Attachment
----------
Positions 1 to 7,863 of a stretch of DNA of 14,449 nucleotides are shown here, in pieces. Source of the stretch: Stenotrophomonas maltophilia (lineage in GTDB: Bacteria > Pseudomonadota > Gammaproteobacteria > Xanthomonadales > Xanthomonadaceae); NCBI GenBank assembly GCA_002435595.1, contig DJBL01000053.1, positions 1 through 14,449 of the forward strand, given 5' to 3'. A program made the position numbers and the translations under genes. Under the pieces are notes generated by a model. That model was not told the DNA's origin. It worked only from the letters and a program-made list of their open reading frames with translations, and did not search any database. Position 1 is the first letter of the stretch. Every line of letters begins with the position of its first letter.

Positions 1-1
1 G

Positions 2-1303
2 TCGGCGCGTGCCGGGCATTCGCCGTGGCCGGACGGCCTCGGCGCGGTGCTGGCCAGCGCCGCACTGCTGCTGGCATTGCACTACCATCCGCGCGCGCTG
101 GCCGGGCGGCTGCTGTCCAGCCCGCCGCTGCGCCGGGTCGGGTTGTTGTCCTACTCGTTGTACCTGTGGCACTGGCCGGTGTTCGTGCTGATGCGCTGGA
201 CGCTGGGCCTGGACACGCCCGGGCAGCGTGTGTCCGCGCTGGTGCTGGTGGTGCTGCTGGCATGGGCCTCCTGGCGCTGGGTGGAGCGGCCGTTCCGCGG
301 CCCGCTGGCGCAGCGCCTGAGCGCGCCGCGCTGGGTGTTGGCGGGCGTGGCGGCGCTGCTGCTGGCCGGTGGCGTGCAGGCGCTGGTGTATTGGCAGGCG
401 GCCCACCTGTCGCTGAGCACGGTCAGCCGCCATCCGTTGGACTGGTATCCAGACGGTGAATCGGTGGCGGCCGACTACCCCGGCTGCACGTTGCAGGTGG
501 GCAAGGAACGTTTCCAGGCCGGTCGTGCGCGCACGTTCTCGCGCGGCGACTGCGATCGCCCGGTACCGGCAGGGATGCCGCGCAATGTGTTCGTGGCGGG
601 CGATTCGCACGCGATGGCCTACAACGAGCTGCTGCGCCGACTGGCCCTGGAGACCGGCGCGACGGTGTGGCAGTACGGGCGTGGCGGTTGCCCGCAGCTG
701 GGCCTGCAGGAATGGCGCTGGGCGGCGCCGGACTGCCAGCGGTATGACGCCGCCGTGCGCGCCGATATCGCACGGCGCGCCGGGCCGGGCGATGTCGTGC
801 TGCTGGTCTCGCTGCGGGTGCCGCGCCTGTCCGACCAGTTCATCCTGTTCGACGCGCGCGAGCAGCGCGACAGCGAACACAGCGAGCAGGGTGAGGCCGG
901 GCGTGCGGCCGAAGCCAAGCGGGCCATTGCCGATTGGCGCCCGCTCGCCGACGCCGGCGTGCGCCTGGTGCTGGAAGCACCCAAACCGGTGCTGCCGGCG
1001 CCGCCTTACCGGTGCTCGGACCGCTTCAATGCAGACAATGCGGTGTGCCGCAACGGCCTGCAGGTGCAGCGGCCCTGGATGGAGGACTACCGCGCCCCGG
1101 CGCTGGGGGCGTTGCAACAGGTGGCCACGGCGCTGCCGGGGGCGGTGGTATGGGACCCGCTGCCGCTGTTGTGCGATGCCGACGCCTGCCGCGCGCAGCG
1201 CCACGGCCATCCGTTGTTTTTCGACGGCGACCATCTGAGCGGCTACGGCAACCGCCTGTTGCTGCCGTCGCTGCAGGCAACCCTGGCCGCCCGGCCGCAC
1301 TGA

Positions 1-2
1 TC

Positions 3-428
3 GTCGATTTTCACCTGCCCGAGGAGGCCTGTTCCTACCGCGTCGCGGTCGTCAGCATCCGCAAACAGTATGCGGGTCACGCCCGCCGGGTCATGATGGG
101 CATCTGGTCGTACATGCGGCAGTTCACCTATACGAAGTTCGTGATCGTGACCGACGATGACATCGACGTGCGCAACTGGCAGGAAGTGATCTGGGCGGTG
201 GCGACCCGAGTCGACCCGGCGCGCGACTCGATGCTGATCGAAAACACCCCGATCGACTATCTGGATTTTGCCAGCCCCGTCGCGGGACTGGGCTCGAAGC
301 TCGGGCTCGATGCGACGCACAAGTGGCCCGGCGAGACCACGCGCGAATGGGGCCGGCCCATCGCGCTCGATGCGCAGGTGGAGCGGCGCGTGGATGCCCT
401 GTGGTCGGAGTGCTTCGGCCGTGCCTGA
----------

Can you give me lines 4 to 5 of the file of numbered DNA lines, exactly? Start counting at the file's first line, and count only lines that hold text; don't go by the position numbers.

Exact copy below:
Positions 2-1303
2 TCGGCGCGTGCCGGGCATTCGCCGTGGCCGGACGGCCTCGGCGCGGTGCTGGCCAGCGCCGCACTGCTGCTGGCATTGCACTACCATCCGCGCGCGCTG